Peo­ple

From shrimp paste in Tai O to chilli sauce in Aberdeen, we meet four sauce-mak­ers re­spon­si­ble for the flavours of Hong Kong.

Crave - - TABLE OF CONTETS - Words Tif­fany Chan Pho­tos Sa­man­tha Sin

Saucy busi­ness: four of Hong Kong’s favourite sauce-mak­ers re­veal what’s in­side their jars

AN­THONY YU KAI-CHIU Third-gen­er­a­tion di­rec­tor and gen­eral man­ager Yu Kwen Yick Chilli Sauce (Yu Kwen Yick Prod­ucts Man­u­fac­tory Limited)

An­thony Yu re­mem­bers his father smelling of chilli sauce. “When the fac­tory wasn’t in Aberdeen but be­hind the store, my father would come home and fin­ish his din­ner around 8pm, go back to the shop and con­tinue to work late into the night, un­til 10pm or 11pm,” he re­calls. “He’d bring that chilli sauce smell – that pun­gent sour, spicy smell – home and it would just per­me­ate the en­tire house. The smell was es­pe­cially strong when he would make a din­ner of pre­served sausages and rice with the sauce. It was ac­tu­ally very fra­grant, but I was young and didn’t re­alise this. I just thought the smell was an­noy­ing.”

To­day, Yu runs the busi­ness with his brother, Char­lie, and their father acts as a con­sul­tant, or “dic­tio­nary”, as he says.

Yu’s late grand­fa­ther, a lover of chilli from Guang­dong, founded the busi­ness in 1922. Yu re­mem­bers lit­tle of his grand­fa­ther – they didn’t have much time to­gether – ex­cept that he loved chilli sauce, he took care of his staff “through thick and thin”, was in­cred­i­bly so­cia­ble – even with the Bri­tish, with whom he couldn’t com­mu­ni­cate, but some­how man­aged to – and knew how to build strong, gen­uine re­la­tion­ships. “He was a very good PR,” Yu says. Ev­ery­thing he knows he has learned from his father, who took over the busi­ness in the 1950s.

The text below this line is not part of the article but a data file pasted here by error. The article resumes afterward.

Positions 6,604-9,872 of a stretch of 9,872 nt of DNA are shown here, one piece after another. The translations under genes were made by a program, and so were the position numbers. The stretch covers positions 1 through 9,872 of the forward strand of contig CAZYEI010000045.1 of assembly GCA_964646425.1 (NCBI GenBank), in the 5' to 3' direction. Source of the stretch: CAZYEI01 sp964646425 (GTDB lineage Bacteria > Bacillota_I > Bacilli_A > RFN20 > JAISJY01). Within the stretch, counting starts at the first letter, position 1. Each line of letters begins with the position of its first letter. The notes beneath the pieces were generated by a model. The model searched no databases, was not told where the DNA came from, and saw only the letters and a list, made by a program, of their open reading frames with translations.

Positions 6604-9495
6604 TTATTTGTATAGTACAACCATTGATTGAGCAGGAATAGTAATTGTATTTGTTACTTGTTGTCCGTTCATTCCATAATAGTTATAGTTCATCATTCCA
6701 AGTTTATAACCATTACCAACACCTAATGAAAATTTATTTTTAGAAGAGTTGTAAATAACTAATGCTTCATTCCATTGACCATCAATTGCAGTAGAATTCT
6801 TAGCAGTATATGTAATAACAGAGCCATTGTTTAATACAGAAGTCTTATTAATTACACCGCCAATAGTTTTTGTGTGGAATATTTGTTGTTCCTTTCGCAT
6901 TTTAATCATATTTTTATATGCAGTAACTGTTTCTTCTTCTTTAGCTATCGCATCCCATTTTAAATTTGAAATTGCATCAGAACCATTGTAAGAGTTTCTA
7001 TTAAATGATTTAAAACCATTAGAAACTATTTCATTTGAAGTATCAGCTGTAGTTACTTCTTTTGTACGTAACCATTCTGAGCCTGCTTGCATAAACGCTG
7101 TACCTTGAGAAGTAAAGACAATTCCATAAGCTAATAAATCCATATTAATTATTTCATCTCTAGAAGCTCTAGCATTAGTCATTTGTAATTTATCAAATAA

Yu took the reins in 2008. He had stud­ied in Canada and later worked as ground crew at the air­port. When he was

study­ing, he missed home so much he would pour chilli sauce lib­er­ally over pasta and even pizza, sand­wich­ing two slices to­gether with the chilli sauce in the mid­dle. For Yu, it was a nat­u­ral move; it was his re­spon­si­bil­ity to in­herit the busi­ness. His younger brother, who he de­scribes as his “Robin”, is also a part­ner in the busi­ness, re­spon­si­ble for the brand­ing and de­sign.

The brand has al­ways been based in Sai Ying Pun, where it has an al­most cult-like neigh­bour­hood fol­low­ing as well as loyal cus­tomers nos­tal­gic for local brands. For Yu, the chilli sauce and chilli bean sauce are not just beloved condi­ments but prod­ucts with mas­sive po­ten­tial.

“Just re­cently, the Lobby Lounge at the In­ter­con­ti­nen­tal Hong Kong crafted a cock­tail called Mr Yu – it had the Yu Kwen Yick taste and it re­ally worked. So the po­ten­tial of this sauce is ac­tu­ally great,” he says.

Alvy’s pizze­ria in Kennedy Town also uses the chilli sauce to make fiery, crispy Buf­falo wings.

“Our prod­ucts are at least 90 per cent hand­made and each bot­tle of chilli sauce takes up to six days to pro­duce. The in­gre­di­ents are fresh, with no preser­va­tives or ad­di­tives, so the shelf life is short (put it in the fridge af­ter open­ing).”

This makes it dif­fi­cult to mass-pro­duce the sauce for su­per­mar­kets, Yu says. “That’s not our goal, any­way. We’re just proud to be made in Hong Kong.”

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